Masterpieces of English Literature
The world of English literature has produced many diverse and astoundingly amazing works. Two of the most hailed pieces of literature to have graced the lives of readers throughout the ages are Beowulf and Sir Gawain and the Green Knight. These two poems have been around for a great number of years and have created many ripples across the lake of time.
Despite its ancient roots, Beowulf and Sir Gawain and the Green Knight continue to be regarded as two the greatest masterpieces of English literature.
This essay will try to show the impact that these two different poems have had on English literature. It will show that despite the age of both poems, they continue to be relevant up to this very day. This essay will show that it is very much important to continue the reading, the study and the appreciation of these works, Beowulf and Sir Gawain and the Green Knight, as well as the other masterful pieces of English literature that have been available to schools and readers for a very long time.
Let us first dissect the epic poem, Beowulf, before we continue with the discussion of the importance of these two pieces. Beowulf was believed to have been written around the time 700 A.D. by an Anglo-Saxon poet. To this day, no one truly knows who wrote the poem but the last surviving manuscript of the poem was found to date back to the time 1000 A.D. and was speculated to have been in the hand of two different scribes. The original manuscript of Beowulf was written in the vernacular, Old English. (Melissa, 1997)
The importance of this piece to the entirety of English literature is both very simple and complex. To put it straightforwardly, Beowulf is the oldest surviving poem to have been written in Old English. This is of great importance because all of the poems recovered from that era were found to have been written in Latin. (Anonymous, 2006)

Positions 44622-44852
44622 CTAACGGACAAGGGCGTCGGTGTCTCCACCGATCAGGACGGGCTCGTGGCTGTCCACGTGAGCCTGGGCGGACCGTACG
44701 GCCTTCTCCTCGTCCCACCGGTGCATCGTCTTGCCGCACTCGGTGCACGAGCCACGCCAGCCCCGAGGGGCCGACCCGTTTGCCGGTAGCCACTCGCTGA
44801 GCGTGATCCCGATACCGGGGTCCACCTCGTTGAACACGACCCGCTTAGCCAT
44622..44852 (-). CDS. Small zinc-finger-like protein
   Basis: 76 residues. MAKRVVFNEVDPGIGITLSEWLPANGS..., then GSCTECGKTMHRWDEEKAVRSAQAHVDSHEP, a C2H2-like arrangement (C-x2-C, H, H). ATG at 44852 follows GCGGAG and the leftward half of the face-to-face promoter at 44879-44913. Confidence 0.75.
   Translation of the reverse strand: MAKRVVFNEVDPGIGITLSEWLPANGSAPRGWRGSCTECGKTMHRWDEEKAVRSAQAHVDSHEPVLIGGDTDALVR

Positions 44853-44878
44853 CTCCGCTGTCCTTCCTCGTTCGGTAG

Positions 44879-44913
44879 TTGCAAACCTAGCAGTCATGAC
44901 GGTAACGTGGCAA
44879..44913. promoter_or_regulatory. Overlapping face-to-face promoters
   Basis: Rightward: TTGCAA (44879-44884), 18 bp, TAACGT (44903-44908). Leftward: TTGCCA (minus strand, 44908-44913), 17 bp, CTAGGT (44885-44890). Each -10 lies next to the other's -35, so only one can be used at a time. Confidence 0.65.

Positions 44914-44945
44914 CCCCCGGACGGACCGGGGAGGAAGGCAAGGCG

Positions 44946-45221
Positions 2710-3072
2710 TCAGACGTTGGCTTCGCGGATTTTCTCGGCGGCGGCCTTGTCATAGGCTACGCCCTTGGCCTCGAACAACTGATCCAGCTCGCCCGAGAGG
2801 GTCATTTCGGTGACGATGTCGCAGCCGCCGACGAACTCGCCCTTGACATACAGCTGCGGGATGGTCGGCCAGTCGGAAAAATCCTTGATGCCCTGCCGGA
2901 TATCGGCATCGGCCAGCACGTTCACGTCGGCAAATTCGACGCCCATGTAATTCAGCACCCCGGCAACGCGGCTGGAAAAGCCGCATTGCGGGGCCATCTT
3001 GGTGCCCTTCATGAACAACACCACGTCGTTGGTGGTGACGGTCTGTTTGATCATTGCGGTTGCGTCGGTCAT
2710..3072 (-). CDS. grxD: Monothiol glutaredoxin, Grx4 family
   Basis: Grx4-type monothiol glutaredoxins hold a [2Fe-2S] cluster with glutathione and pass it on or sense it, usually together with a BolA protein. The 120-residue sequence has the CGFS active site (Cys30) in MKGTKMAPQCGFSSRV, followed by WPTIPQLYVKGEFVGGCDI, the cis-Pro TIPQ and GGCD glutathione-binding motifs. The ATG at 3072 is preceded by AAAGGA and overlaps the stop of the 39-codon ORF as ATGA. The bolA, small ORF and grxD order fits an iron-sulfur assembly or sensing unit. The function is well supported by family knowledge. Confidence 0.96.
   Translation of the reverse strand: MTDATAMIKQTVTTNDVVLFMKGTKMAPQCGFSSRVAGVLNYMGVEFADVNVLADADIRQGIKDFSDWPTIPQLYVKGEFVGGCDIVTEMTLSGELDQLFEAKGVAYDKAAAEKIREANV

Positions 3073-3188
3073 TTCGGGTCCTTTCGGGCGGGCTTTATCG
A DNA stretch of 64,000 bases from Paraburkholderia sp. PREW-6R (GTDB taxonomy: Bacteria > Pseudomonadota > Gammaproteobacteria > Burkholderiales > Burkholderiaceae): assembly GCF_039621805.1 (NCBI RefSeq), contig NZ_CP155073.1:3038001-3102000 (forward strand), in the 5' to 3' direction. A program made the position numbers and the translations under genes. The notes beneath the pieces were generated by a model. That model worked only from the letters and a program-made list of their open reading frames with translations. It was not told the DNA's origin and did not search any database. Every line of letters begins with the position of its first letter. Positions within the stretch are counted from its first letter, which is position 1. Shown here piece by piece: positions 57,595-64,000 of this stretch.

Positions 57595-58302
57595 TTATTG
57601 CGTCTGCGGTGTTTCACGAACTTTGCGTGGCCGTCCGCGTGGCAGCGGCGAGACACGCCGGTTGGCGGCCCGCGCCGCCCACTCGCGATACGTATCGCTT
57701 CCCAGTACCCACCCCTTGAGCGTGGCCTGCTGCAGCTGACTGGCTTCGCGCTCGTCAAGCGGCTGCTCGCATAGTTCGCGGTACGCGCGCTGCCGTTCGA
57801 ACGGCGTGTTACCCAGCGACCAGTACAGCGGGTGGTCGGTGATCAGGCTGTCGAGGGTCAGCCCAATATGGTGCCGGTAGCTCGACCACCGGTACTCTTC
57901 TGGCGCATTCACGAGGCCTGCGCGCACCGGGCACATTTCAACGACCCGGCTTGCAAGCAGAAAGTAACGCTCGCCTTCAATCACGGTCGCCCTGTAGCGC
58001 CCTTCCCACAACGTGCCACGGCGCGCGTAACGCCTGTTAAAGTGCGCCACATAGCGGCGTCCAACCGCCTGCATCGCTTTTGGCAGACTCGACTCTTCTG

The importance of Beowulf in English literature, and in fact to the whole of world literature, is very clear even up to this very day. Because of the wars and battles raging across Europe in those earlier decades, very few literary manuscripts were able to survive. Beowulf, in fact, is the beacon and representative of the meager ten percent of the poetry written in Old English that have survived up to today. (Meyerhoff, 2006) What sets Beowulf apart from its other very few Old English counterparts is that it is an epic poem. In Britain, it has been accepted as a national epic. This is despite the debates and contestations regarding its merits as an epic poem.
The mere fact that Beowulf has survived time and history and is available to us today among the very small population of Old English works is enough to prod us to continue in our appreciation and study of the piece. But another importance of the literary piece remains in just that fact, that it has survived an era from which only very few literary works have. This suggests that scholars and even simple individuals are able to take a glimpse at the culture and traditions of that time.
Through Beowulf, we are able to see what these individuals held as important and what factors, both literary and in reality, they took into consideration. We say this not in a manner that will suggest taking Beowulf word for word as a historical timeline but rather in a manner that suggests reading deeper into Beowulf and understanding the thoughts and the emotions of the author. One such aspect of the epic poem that sheds light upon the culture of the said time is its constant use of the theme of Christianity. Although it is supposedly written in a pagan setting, the Christian theme in the poem is highly evident and unmistakable to any of its readers. (Yeager, 1999)
Perhaps the most amazing part about Beowulf as an epic poem is its resilience as a literary piece. Even though it has much merit as an aged piece and as a standard bearer of Old English poetry, Beowulf would not have survived throughout time if it did not have any other merits. The most important aspect of the epic poem, to my mind, is the fact that despite its age, it still continues to strike every reader deeply. It still calls forth the same emotions among its readers.